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|Title:||Prevalence of depressive symptoms among schoolchildren in Cyprus: A cross-sectional descriptive correlational study||Authors:||Sokratous, Sokratis
|Keywords:||Children depression inventory (CDI);Cyprus;Depressive symptoms;Self-esteem;Validity;Young||Category:||Health Sciences||Field:||Medical and Health Sciences||Issue Date:||2-Feb-2017||Publisher:||BioMed Central Ltd.||Source:||Child and Adolescent Psychiatry and Mental Health, 2017, Volume 11, Issue 1, Article number 7||DOI:||https://doi.org/10.1186/s13034-017-0145-8||Abstract:||Background: Depressive symptoms in the young constitute a public health issue. The current study aims to estimate: (a) the frequency of depressive symptoms in a sample of final grade elementary-school children in Cyprus, (b) the association among frequency of depressive symptoms, gender and nationality and, (c) the metric properties of the Greek-Cypriot version of the children's depression inventory (CDI). Methods: A descriptive cross-sectional study with internal comparison was performed. The occurrence of depressive symptoms was assessed with the CDI, which includes 5 subscales: depressive mood, interpersonal difficulties, ineffectiveness, anhedonia and negative self-esteem. Clinical depressive symptoms were reported as CDI score ≥19. CDI was anonymously and voluntarily completed by 439 schoolchildren [mean age 12.3 (±0.51) years old] from fifteen public elementary schools (217 boys and 222 girls), yielding a response rate of 58.2%. The metric properties of the CDI were assessed in terms of internal consistency reliability and construct validity via exploratory factor analysis (rotated and unrotated principal component analysis). Descriptive and inferential statistics were explored. Results: 10.25% of Cypriot schoolchildren reported clinical depressive symptoms (CDI score ≥19). Statistically significant differences were reported between boys and girls in all five subscales of the CDI. Girls reported higher scores in "Depressive mood", "Negative self-esteem" and "Anhedonia" subscales, while boys scored higher in "Interpersonal difficulties" and "Ineffectiveness" subscales. There were no statistically significant differences among ethnicity groups regarding the entire CDI or the subscales of it. Concerning the metric properties of the Greek-Cypriot version of the CDI, internal consistency reliability was adequate (Cronbach's alpha = 0.84). Factor analysis with varimax rotation resulted in five factors explaining 42% of the variance. Conclusions: The Greek-Cypriot version of the CDI is a reliable tool for the assessment of the severity of depressive symptoms in schoolchildren. Institutional counseling services, as well as interventions aiming to empower the young need to address the different psychological needs of boys and girls. Longitudinal studies within this cultural context may be warranted, with special attention to other factors related to depressive symptoms and low self-esteem in schoolchildren, such as suicidality or bullying.||URI:||http://ktisis.cut.ac.cy/handle/10488/10059||ISSN:||17532000||Rights:||© 2017 The Author(s).||Type:||Article|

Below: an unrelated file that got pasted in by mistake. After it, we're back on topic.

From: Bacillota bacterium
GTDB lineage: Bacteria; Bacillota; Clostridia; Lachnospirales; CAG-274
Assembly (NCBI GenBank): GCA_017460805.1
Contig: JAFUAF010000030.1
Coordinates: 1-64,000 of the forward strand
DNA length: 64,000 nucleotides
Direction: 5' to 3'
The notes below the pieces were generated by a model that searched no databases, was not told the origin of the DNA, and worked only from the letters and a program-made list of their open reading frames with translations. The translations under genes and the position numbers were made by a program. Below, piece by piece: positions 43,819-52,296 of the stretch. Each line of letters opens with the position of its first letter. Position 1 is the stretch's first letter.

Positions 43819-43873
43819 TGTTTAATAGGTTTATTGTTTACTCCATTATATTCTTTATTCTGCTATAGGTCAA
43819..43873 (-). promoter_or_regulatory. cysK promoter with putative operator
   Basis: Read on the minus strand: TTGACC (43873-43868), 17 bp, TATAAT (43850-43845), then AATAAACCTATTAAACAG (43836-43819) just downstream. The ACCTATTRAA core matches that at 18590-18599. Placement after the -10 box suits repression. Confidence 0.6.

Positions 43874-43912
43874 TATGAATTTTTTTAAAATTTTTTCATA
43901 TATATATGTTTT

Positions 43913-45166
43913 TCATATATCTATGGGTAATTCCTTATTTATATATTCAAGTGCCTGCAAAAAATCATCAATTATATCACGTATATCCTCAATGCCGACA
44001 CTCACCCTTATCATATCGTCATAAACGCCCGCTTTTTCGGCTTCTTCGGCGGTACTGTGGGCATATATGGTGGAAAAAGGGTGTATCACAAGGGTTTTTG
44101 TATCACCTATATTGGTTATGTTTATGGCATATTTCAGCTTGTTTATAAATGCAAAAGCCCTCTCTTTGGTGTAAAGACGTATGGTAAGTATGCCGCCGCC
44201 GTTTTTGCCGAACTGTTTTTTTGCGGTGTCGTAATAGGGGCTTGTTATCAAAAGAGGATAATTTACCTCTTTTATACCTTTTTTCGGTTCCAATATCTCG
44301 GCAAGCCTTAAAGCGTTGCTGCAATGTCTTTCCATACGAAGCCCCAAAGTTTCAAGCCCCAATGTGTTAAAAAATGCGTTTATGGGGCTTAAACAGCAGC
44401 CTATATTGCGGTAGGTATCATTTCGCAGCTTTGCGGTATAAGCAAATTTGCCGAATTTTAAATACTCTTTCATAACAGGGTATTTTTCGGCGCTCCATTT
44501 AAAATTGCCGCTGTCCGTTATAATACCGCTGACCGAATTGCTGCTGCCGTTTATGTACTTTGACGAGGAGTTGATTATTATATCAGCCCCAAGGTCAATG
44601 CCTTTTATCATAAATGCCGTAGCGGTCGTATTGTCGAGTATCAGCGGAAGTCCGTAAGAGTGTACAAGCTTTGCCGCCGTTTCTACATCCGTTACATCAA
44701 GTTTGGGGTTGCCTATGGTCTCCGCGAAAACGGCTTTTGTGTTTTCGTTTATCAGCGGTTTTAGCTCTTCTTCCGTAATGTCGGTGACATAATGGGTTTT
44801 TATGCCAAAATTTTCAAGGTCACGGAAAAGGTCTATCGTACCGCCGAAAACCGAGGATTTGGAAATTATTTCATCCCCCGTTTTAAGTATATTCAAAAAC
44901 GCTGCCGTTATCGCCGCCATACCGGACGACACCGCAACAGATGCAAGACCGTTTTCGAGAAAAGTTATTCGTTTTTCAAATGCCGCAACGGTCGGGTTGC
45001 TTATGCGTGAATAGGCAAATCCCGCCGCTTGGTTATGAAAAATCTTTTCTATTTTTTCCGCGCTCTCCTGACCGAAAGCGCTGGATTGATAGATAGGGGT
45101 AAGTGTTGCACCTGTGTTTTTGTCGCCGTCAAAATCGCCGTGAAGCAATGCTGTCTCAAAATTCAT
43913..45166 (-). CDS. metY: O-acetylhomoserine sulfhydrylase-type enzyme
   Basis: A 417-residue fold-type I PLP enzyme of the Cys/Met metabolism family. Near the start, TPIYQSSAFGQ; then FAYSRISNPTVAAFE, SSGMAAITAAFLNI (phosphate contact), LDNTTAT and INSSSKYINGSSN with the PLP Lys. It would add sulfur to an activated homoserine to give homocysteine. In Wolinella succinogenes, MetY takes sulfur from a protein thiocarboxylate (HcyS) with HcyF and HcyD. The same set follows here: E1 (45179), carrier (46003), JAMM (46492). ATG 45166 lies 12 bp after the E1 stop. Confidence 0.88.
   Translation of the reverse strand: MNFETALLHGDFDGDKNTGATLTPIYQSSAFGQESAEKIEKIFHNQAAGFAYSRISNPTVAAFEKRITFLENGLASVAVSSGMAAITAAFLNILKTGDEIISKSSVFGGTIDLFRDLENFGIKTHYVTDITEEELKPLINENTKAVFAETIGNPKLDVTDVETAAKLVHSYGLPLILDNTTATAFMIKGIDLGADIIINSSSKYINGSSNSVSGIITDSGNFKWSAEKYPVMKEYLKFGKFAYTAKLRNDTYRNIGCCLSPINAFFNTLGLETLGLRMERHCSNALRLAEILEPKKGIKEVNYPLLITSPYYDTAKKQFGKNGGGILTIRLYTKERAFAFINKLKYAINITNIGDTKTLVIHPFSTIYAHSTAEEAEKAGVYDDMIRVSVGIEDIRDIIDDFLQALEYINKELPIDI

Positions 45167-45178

|Appears in Collections:||Άρθρα/Articles|
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